- Trump said that he declined to endorse Corker's re-election campaign or consider Corker for Secretary of State, blaming him for "the horrendous Iran Deal."
- Corker announced last month that he would not seek re-election because he wanted to be able to perform his public service thoughtfully and independently for the remainder of his term.
- It comes as Congress faces the behemoth task of tax reform.
Tennessee Republican Bob Corker sparred with President Donald Trump on Sunday, with the president blaming the GOP senator for a controversial deal with Iran, while implying Corker actively pursued both a re-election endorsement and a top ranking cabinet post.
Trump and Corker were once allies, but tensions between the two have risen in recent months, amid a series of policy and personal differences that have spilled into the open.
In a series of tweets, Trump said that he declined to endorse Corker's re-election campaign or consider Corker for Secretary of State, blaming him for "the horrendous Iran Deal." Corker announced last month that he would not seek re-election because he wanted to be able to perform his public service independently for the remainder of his term.
"Bob Corker gave us the Iran Deal, & that's about it," Trump tweeted on Sunday. "We need health care, we need tax cuts/reform [and] we need people that can get the job done!"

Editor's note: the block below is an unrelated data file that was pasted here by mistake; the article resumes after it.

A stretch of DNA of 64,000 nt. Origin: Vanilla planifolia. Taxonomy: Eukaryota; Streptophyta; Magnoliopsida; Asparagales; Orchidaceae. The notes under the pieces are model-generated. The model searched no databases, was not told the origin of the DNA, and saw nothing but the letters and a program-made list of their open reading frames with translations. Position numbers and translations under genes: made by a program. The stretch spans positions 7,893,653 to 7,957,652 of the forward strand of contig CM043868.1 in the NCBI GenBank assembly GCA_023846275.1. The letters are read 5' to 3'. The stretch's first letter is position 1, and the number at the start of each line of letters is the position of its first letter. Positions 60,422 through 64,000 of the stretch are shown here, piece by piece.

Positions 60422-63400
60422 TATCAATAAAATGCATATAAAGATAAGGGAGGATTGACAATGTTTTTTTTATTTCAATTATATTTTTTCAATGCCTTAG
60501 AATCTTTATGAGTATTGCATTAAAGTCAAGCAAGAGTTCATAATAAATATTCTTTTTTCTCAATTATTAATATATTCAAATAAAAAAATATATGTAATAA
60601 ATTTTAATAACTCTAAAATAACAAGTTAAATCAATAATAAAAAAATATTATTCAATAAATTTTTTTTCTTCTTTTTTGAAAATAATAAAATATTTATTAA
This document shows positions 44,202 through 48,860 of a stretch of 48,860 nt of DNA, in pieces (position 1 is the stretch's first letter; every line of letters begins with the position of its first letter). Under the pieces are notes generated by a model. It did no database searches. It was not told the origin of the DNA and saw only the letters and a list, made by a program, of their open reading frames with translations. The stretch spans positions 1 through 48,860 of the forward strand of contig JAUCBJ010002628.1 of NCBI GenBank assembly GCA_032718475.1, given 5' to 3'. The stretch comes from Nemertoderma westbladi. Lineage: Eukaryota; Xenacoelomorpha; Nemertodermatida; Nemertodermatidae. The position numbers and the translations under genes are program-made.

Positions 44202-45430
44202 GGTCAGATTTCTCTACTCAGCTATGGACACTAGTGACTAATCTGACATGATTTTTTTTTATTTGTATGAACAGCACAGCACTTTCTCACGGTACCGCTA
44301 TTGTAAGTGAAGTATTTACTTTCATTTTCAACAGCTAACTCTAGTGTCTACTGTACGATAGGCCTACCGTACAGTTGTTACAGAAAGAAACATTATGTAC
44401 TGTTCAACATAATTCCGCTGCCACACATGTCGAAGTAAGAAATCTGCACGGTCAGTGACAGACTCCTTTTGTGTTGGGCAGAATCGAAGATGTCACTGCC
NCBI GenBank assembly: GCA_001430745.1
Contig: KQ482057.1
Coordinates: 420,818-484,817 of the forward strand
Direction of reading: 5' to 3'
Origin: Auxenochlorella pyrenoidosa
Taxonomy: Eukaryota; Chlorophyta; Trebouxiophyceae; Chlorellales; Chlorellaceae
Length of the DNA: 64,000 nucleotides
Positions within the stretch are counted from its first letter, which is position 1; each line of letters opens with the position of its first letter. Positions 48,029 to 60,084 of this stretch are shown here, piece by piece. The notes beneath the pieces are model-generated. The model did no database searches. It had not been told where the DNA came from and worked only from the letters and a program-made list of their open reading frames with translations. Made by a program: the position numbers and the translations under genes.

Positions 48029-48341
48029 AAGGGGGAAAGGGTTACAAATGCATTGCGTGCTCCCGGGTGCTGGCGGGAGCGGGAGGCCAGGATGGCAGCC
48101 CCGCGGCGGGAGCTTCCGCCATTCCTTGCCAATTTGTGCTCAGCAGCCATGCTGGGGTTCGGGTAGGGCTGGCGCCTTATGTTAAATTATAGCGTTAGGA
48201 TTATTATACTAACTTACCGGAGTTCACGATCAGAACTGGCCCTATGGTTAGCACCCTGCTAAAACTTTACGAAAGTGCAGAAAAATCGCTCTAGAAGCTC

Corker blasted the White House in response, tweeting that it had become an "adult day care center" and deriding that someone "missed their shift."
While Trump distanced himself from Corker's political ambitions on Sunday, a report in the Associated Press earlier last month indicated that Trump had actually encouraged Corker to run again. (The White House declined to comment to the AP at that time).
Corker, like Trump, has roots as an entrepreneur in the construction and real estate industry. He is chair of the Senate Foreign Relations Committee, and a member of the Banking Committee and the Budget Committee. In the weeks following Trump's general election victory, Corker was floated as a potential Secretary of State, a position that ultimately went to Rex Tillerson.
Last week, Corker said Tillerson was "in an incredibly frustrating place" where he "ends up not being supported in the way that I hope a secretary of state would be supported," according to Reuters. Tillerson has reportedly disparaged Trump in private, and is under intense scrutiny as foreign policy challenges and a rift appears to develop between the president and America's top diplomat.
Corker publicly slammed a version of Obama-era nuclear agreement in 2015. But reports from Politico and others suggested that the Tennessee senator was involved in a complex and delicate set of negotiations with Democrats.
Corker and Trump have locked horns before. Corker was among those who criticized Trump after his response to a white nationalist rally in Virginia earlier this year. (Trump called Corker's criticisms "strange.")
The latest exchange between Trump and Corker comes as Congress faces a daunting task of tax reform, after the high-profile failure of Obamacare reform. Corker has stated he cannot support tax legislation that adds to the annual federal deficit, even though Trump's plan could do so, according to some estimates.
—Reuters and CNBC's Jacob Pramuk contributed to this report.